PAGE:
British Official: Anti-LGBTQ+ Bias Not Enough to Grant Refugee Status
Kilian Melloy READ TIME: 3 MIN.
Suella Braverman, the British Home Secretary, was reportedly set to address a right-wing U.S. think tank that anti-LGBTQ+ bias isn't sufficient grounds to grant asylum to refugees fleeing oppressive regimes.
The BBC reported that in an address to "the right-wing American Enterprise Institute in Washington DC," Braverman "will question whether the application of the UN's 1951 Refugee Convention is 'fit for our modern age.'"
The article relayed that Braverman's remarks are expected to include the claim that "what we have seen in practice is an interpretive shift away from 'persecution,' in favor of something more akin to a definition of 'discrimination'.... And a similar shift away from a 'well-founded fear' toward a 'credible' or 'plausible fear.'"
The BBC added that Braverman's anticipated remarks are expected to also claim that the "practical consequence" of the putative shift "has been to expand the number of those who may qualify for asylum, and to lower the threshold for doing so."
A right-wing British think tank estimates that the way the Refugee Convention is applied now gives "780 million people worldwide to move to another country," though, the BBC noted, "According to the UN the total number of refugees worldwide is much lower, with 35 million people registered as refugees in 2022."
The BBC noted that among those to whom the Convention would, in theory, grant refugee status is "everyone in Afghanistan other than the Taliban..."
The expected remarks from the British Home Secretary echo comments made Sept. 26 by British Police Minister Chris Philp, who posited in remarks to the BBC that the convention is "being used by essentially economic migrants to try and claim asylum to move between countries," the BBC relayed.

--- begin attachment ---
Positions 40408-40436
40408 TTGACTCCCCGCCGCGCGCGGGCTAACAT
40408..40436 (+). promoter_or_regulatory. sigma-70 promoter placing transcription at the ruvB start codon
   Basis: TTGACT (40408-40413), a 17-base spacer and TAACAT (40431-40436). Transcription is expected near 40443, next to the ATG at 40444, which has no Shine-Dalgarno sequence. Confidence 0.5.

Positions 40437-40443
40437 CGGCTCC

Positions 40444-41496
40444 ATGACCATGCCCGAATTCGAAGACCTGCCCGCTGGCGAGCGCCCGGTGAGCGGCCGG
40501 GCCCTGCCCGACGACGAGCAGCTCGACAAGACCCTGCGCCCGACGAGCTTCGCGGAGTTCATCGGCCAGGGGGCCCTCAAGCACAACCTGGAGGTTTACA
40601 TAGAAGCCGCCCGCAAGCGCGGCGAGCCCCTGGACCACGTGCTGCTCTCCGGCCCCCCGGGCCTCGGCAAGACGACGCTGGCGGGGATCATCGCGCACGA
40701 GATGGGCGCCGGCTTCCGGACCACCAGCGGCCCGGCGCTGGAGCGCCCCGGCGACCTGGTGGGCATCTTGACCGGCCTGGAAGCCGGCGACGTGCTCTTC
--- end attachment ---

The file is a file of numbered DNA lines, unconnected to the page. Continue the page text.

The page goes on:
The article quoted further from the speech that Braverman was expected to deliver: "Let me be clear, there are vast swathes of the world where it is extremely difficult to be gay, or to be a woman. Where individuals are being persecuted, it is right that we offer sanctuary."
"But we will not be able to sustain an asylum system if in effect, simply being gay, or a woman, and fearful of discrimination in your country of origin is sufficient to qualify for protection."
Braverman's address drew criticism from fellow British officials. The BBC quoted Shadow Home Secretary Yvette Cooper as saying that Braverman was "resorting to grandstanding abroad and looking for anyone else to blame."
There are a number of countries in which the risks for women and LGBTQ+ people are grave, including Iran – where a more stringent version of a national law imposing the wearing of head scarves by women was recently passed in response to widespread protests – and Afghanistan, where the Taliban has restricted education for girls.
In the Russian republic of Chechnya, anti-LGBTQ+ animus is so virulent that even straight people can get caught up in police actions targeting gays. One straight man, Salman Mukaev, was recently reportedly arrested, tortured, and pressured to work with police in identifying and luring gay men. When he fled the country, he was prevented from leaving Armenia despite having been offered asylum in a European country, and faced deportation back to Russia.
"The Refugee Convention was drawn up following World War Two, " the BBC noted, "and has at its centre the principle that refugees should not be returned to countries where they face threats to their life or freedom."
Kilian Melloy serves as EDGE Media Network's Associate Arts Editor and Staff Contributor. His professional memberships include the National Lesbian & Gay Journalists Association, the Boston Online Film Critics Association, The Gay and Lesbian Entertainment Critics Association, and the Boston Theater Critics Association's Elliot Norton Awards Committee.